Trump slams currency manipulation by Brussels & Beijing
US President Donald Trump stepped up attacks on China and the European Union on Friday, accusing them of manipulating their national currencies and interest rates.
The US, which is currently doing well, should preserve its right to recover what was lost through such practices as illegal currency manipulation and trade deals that were not profitable for the US, the president tweeted.
China, the European Union and others have been manipulating their currencies and interest rates lower, while the U.S. is raising rates while the dollars gets stronger and stronger with each passing day - taking away our big competitive edge. As usual, not a level playing field...— Donald J. Trump (@realDonaldTrump) July 20, 2018
The latest attack by Trump comes amid escalating trade disputes between the US and its trading partners.
Shortly after taking office, Trump withdrew from the Trans-Pacific Partnership (TPP), which he said would steal millions of jobs from Americans, while the North American Free Trade Agreement (NAFTA), signed by Canada, Mexico, and the United States, is currently being renegotiated.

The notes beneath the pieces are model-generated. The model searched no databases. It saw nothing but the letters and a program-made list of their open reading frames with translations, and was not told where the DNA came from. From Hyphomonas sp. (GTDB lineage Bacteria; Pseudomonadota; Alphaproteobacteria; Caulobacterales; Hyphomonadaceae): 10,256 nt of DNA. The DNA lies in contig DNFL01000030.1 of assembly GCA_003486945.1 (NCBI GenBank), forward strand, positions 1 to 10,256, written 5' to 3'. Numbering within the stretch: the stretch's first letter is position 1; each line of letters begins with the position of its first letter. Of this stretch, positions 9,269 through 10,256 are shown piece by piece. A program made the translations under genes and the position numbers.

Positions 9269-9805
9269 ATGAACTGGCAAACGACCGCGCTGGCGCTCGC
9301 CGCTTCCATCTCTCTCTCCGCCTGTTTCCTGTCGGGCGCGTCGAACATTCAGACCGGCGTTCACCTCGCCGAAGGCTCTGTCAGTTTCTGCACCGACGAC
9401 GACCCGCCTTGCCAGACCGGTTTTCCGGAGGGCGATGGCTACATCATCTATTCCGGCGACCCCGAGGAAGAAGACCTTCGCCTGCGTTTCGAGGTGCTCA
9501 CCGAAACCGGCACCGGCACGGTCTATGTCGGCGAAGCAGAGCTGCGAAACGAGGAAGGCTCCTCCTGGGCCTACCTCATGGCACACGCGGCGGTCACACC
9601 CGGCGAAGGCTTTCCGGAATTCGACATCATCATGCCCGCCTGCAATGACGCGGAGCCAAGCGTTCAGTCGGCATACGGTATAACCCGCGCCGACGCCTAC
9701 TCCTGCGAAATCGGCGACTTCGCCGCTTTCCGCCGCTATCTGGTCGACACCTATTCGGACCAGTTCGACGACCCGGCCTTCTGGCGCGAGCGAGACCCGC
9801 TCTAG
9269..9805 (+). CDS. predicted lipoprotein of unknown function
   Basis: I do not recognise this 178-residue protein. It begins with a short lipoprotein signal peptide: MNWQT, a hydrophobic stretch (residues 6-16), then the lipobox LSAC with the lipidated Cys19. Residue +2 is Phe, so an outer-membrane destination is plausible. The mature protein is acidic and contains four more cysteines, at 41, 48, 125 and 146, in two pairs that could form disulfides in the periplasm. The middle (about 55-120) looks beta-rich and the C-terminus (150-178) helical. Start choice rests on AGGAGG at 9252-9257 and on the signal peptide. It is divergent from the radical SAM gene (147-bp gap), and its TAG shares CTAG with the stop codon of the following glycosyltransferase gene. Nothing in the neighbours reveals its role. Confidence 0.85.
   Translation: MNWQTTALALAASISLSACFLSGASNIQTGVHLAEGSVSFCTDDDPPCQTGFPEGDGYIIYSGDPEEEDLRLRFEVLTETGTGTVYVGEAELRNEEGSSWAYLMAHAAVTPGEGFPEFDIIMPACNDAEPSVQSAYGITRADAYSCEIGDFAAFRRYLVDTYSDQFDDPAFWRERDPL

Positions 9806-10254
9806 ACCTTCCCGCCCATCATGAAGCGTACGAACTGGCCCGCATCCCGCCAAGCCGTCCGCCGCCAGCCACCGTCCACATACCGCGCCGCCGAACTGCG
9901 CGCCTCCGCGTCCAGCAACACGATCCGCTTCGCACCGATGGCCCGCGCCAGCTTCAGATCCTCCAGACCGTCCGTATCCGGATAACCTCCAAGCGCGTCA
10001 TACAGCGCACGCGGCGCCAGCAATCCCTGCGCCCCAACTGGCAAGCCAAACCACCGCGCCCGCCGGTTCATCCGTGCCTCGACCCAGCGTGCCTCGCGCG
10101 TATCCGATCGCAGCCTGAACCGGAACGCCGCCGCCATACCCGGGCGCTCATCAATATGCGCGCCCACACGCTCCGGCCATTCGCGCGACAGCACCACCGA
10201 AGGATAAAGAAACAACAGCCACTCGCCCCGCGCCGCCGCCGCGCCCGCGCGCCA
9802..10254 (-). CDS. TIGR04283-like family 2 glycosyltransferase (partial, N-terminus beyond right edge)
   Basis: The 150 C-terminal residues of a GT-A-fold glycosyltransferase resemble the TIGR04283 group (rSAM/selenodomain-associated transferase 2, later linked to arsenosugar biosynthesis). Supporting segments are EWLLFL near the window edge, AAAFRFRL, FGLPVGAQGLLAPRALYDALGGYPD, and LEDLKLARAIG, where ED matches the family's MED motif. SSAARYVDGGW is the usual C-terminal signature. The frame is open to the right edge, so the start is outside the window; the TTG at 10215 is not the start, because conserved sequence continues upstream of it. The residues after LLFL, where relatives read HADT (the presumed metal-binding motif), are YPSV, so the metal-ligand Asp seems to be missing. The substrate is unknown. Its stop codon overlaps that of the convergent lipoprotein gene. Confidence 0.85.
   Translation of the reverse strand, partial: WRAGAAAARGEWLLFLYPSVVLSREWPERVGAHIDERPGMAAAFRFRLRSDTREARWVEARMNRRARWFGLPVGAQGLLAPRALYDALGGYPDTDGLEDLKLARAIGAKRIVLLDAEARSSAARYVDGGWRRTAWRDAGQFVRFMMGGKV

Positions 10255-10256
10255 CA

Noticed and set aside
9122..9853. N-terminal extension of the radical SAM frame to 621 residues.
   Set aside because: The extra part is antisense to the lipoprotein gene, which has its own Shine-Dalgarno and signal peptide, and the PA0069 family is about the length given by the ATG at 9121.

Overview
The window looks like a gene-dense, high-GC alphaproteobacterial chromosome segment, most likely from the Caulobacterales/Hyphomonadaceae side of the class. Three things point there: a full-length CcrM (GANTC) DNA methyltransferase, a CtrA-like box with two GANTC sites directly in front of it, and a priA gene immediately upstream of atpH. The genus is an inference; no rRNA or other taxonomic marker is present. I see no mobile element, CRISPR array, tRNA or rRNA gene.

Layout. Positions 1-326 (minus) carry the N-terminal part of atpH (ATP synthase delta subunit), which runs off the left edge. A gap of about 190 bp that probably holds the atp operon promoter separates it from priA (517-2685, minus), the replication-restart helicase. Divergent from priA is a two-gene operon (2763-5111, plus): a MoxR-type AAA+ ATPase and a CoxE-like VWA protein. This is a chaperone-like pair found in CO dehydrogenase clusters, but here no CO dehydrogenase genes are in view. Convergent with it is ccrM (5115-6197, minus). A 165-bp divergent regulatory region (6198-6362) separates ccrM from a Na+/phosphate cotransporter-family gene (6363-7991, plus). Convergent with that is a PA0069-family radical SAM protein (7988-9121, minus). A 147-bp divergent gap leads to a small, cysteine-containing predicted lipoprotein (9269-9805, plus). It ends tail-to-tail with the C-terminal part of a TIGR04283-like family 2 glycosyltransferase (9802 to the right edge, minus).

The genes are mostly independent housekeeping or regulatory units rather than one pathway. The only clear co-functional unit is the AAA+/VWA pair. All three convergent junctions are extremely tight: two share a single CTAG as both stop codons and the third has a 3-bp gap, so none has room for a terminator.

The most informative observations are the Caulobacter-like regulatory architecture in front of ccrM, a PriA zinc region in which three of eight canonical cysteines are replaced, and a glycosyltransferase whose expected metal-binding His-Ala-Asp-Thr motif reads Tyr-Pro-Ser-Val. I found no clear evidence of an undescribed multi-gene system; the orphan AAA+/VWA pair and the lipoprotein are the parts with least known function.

....The United States should not be penalized because we are doing so well. Tightening now hurts all that we have done. The U.S. should be allowed to recapture what was lost due to illegal currency manipulation and BAD Trade Deals. Debt coming due & we are raising rates - Really?— Donald J. Trump (@realDonaldTrump) July 20, 2018
Trump has also pledged to narrow the US’ trade deficit with China. He accused Beijing of stealing intellectual property, manipulating the yuan, and exposing illegal export subsidy practices. Last month, the White House slapped tariffs on $34 billion of Chinese products, which China met with retaliatory duties on US goods.
Trump has also targeted steel and aluminum exports from the EU and has threatened to tax European cars sold on the American market.
The US dollar weakened against the euro, yen and yuan after the president's tweets. The dollar index, which measures the greenback against a basket of global currencies, was off nearly 0.5 percent before the stock market opened in New York.
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